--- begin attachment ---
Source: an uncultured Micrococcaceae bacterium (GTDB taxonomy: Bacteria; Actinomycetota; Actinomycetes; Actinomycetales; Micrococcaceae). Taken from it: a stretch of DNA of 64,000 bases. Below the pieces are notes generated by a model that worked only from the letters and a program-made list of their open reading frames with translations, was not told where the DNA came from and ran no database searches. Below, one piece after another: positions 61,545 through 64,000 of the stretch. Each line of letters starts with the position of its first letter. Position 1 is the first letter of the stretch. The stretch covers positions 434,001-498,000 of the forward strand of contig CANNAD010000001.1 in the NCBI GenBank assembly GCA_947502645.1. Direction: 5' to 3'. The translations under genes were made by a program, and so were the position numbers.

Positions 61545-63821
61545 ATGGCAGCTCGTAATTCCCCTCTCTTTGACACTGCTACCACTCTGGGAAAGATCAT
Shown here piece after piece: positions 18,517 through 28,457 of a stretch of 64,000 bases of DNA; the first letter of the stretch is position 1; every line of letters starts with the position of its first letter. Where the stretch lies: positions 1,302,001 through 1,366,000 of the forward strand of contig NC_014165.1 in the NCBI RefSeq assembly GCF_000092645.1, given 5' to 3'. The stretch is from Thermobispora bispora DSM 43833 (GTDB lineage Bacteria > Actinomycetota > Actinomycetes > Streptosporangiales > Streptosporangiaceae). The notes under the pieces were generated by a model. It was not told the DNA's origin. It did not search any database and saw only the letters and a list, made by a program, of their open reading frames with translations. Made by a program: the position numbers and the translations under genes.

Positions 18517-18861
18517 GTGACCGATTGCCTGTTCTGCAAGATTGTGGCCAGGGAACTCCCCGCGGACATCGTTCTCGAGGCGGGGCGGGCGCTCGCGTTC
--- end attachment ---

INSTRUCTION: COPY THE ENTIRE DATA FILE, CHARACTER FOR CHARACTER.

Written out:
Source: an uncultured Micrococcaceae bacterium (GTDB taxonomy: Bacteria; Actinomycetota; Actinomycetes; Actinomycetales; Micrococcaceae). Taken from it: a stretch of DNA of 64,000 bases. Below the pieces are notes generated by a model that worked only from the letters and a program-made list of their open reading frames with translations, was not told where the DNA came from and ran no database searches. Below, one piece after another: positions 61,545 through 64,000 of the stretch. Each line of letters starts with the position of its first letter. Position 1 is the first letter of the stretch. The stretch covers positions 434,001-498,000 of the forward strand of contig CANNAD010000001.1 in the NCBI GenBank assembly GCA_947502645.1. Direction: 5' to 3'. The translations under genes were made by a program, and so were the position numbers.

Positions 61545-63821
61545 ATGGCAGCTCGTAATTCCCCTCTCTTTGACACTGCTACCACTCTGGGAAAGATCAT
Shown here piece after piece: positions 18,517 through 28,457 of a stretch of 64,000 bases of DNA; the first letter of the stretch is position 1; every line of letters starts with the position of its first letter. Where the stretch lies: positions 1,302,001 through 1,366,000 of the forward strand of contig NC_014165.1 in the NCBI RefSeq assembly GCF_000092645.1, given 5' to 3'. The stretch is from Thermobispora bispora DSM 43833 (GTDB lineage Bacteria > Actinomycetota > Actinomycetes > Streptosporangiales > Streptosporangiaceae). The notes under the pieces were generated by a model. It was not told the DNA's origin. It did not search any database and saw only the letters and a list, made by a program, of their open reading frames with translations. Made by a program: the position numbers and the translations under genes.

Positions 18517-18861
18517 GTGACCGATTGCCTGTTCTGCAAGATTGTGGCCAGGGAACTCCCCGCGGACATCGTTCTCGAGGCGGGGCGGGCGCTCGCGTTC